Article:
As I have noted before here on CEP, at Calvin Seminary we use Paul Scott Wilson’s “Four Pages of the Sermon” method as the grammar and structure of sermons. A key part of that is locating what Wilson calls “Trouble in the Text.” What is the tension, the crisis, the question, the issue at hand in the biblical text? What is “up in the air” in a given passage? And then where do we encounter that same dynamic in our world today?
But sometimes when my students are determined to go hunting for such Trouble, they focus on the wrong thing. A while back a student wrote a sermon on Psalm 93 and once he saw the middle part of this short poem and its words about a storm at sea, he decided that was the Trouble part of this psalm. Storms are problems, threats. They can be scary. As a mostly landlocked people, the Israelites feared storms (and the sea generally) and certainly a hallmark of several Gospel passages in the New Testament is Jesus calming storms on the Sea of Galilee, to the great relief of his terrified disciples in every instance. (Indeed, this student’s Psalm 93 sermon almost became a Mark 6 sermon by mistake!)
So one can see why spying a storm in a text would set one to thinking of this as a negative aspect. Storms certainly are presented problematically in a whole lot of other Bible passages. Except that what this student missed in the context of Psalm 93 is that here the storm is presented positively. This is not Trouble. The majesty of storms on the sea—the crashing of the waves, the roar of the wind, the howling force of the gales—is seen here as synecdoche for God’s majestic power. God not only controls the winds and the waves but something of his own power is reflected in all of that pelagic mayhem too.
A similar positive use of a thunderstorm can be seen in Psalm 29, which we looked at in a sermon commentary not long ago. But for this Christ the King / Reign of Christ Sunday, the Lectionary has opted for the majestic and regal power of an ocean storm in Psalm 93 to focus us on the awesome nature of our God in Christ.
But let’s back up and go through the psalm in order. The poem begins by noting how Yahweh is robed in majesty, that this God is armed with strength. Out of that power God long ago established the whole world along with God’s own throne. God alone is said to be from eternity, which is a reminder that God is not only the source of all that exists but God is also the only necessary being who predates anything to which we could assign a date. Or as my friend Luke Powery has put it, God was before was was.
Lest all this talk of majesty and strength remain in the abstract, however, the psalmist then makes things concrete by turning to that imagery of a storm on the sea. Are you having a hard time envisioning or picturing the majesty of a God who is mostly invisible to our eyes? Well, to give you an idea of what we’re talking about, take a gander at your average storm. Majesty looks like this. It looks like foaming and crashing waves, flashes of lightning, howling winds. It looks like the kind of thing that could scare you silly all things being equal.
But then the psalm takes one last turn. We leave behind the storm and turn to God’s statutes or laws. They stand firm even as we are told that holiness adorns God’s house for endless days. If this seems like almost a change of topic, it’s really not. What the conclusion of Psalm 93 tells us is that all of this awesome power of God is in service to something grander: holiness. God’s power brings about an orderly creation in which we can all flourish if we pay attention to the rules God has so lovingly given to us. (And yes, Israel saw the laws of God as a grace: these statutes were meant to keep them safe, to lead them to shalom.)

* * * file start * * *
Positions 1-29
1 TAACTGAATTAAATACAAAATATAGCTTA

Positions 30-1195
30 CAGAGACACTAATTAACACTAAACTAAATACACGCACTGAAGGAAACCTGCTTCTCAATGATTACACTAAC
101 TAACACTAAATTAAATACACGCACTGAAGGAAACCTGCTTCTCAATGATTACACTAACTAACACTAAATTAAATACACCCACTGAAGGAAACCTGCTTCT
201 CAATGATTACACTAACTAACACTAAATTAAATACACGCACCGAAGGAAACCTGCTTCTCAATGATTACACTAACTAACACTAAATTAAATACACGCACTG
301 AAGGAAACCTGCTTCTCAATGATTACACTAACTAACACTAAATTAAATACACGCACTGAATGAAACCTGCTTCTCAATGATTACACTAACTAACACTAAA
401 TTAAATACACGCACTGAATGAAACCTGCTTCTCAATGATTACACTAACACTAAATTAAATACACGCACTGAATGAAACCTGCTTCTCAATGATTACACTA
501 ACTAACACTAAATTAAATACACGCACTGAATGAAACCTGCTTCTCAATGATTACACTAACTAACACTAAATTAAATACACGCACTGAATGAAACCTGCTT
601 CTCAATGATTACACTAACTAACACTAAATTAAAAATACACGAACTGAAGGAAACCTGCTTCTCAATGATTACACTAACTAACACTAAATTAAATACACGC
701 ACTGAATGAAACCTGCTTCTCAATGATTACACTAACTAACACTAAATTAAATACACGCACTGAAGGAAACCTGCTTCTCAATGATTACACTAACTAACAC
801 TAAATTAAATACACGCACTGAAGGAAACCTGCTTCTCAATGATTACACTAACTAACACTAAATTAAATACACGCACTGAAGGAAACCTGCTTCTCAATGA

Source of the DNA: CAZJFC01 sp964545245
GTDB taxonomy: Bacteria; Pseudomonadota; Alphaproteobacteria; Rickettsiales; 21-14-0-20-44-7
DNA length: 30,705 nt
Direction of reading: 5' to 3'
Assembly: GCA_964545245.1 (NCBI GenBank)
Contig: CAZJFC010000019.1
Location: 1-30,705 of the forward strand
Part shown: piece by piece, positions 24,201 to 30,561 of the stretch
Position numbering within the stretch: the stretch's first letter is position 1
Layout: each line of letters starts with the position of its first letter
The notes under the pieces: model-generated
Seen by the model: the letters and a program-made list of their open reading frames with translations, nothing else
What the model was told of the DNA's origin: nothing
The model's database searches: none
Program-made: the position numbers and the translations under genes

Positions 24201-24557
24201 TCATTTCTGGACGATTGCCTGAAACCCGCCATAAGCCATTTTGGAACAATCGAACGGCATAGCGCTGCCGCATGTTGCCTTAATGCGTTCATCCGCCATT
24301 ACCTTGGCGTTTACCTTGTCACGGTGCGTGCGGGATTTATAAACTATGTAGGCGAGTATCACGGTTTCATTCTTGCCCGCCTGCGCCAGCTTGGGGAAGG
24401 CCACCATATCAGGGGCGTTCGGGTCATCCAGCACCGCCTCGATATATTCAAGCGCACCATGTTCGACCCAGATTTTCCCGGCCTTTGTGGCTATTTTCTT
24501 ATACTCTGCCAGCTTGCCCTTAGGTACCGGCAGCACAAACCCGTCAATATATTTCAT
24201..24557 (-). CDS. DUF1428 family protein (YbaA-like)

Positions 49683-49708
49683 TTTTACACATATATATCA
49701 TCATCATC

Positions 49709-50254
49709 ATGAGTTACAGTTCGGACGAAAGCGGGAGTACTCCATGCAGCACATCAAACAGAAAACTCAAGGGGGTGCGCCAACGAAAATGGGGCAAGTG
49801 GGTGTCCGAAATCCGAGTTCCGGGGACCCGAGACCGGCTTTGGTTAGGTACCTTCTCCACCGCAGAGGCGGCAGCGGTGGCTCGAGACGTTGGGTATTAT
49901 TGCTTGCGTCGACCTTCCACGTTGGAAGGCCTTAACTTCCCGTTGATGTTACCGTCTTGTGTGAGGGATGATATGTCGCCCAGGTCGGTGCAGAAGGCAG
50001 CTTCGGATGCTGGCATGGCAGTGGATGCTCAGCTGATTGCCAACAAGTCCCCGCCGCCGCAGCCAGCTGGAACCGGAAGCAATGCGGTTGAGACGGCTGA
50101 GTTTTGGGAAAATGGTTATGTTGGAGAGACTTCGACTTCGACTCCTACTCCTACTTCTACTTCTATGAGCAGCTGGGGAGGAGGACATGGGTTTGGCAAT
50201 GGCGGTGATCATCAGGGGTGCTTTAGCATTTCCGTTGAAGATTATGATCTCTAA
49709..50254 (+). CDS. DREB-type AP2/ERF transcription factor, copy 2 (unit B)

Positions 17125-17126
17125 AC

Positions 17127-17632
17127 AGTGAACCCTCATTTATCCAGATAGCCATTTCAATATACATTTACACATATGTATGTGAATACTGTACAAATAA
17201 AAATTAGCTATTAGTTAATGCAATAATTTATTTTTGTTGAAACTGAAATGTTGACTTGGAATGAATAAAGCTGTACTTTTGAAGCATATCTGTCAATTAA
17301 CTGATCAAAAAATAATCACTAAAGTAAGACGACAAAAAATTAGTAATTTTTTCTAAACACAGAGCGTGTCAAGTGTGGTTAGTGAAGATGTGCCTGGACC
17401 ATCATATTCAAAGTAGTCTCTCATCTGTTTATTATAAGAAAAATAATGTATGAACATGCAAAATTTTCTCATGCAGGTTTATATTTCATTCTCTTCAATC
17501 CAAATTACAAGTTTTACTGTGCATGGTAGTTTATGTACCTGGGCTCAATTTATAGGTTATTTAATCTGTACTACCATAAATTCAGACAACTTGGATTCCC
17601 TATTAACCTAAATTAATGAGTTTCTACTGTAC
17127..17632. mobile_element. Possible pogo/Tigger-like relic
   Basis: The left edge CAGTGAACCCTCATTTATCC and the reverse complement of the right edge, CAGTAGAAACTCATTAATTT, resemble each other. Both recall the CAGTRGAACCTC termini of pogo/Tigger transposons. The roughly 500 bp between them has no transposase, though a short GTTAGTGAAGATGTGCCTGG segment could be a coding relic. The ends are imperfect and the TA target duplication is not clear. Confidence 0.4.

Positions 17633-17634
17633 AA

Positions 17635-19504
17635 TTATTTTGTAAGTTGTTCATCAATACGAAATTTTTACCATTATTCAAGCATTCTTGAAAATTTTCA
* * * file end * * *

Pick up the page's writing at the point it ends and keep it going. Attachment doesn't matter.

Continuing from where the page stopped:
In the span of just 5 short verses, Psalm 93 packs a wallop. A whole lot of basic theology is tucked into this short poem. At a time when the world seems as out of control as a chaotic hurricane smashing into a coastline, we can be reassured that a far more powerful God is still in charge. And because of that, at the end of the day it will be cosmos, not chaos, that will have the last, best word on everything.
Please Note: Advent and Christmas 2021 Resources are now available on CEP!
In the quirky movie Forrest Gump, Gary Sinise plays Forrest’s commander in Vietnam, a man Forrest refers to only as Lt. Dan. Against Dan’s express wishes, Forrest refuses to let Lt. Dan die on the battlefield after he was grievously wounded. So he rescues and saves Lt. Dan but the man who survived lost both of his legs below the knees. He is angry, bitter, and cynical, seeing no future for himself now and he vents this anger onto Forrest while they are both recovering from their wounds.
Years later, Lt. Dan reappears in Forrest’s life after Forrest had begun a shrimping business. But Forrest is failing badly. He cannot seem to locate a decent amount of shrimp to save his life. Lt. Dan agrees to become his deckhand and on their first voyage together, a gargantuan storm blows up on the ocean. The other shrimping boats all head into port but Lt. Dan hoists himself high on the mast and insists they ride out the storm because he wants to have it out with the God who let him down. So as the storm rages, Lt. Dan tells God to bring it on. Turns out it was a hurricane and it destroyed every other shrimping boat on the coast. Only Forrest’s boat survived. Bubba Gump shrimp then took off and soon turned into a multi-million dollar business.
The storm was definitely a display of God’s majestic power. But as in Psalm 93, so in this odd little movie the storm also counts as a positive move on God’s part. Out of the storm came signs of God’s majestic power and goodness after all.
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Sermon Commentary for Sunday, November 21, 2021
Psalm 93 Commentary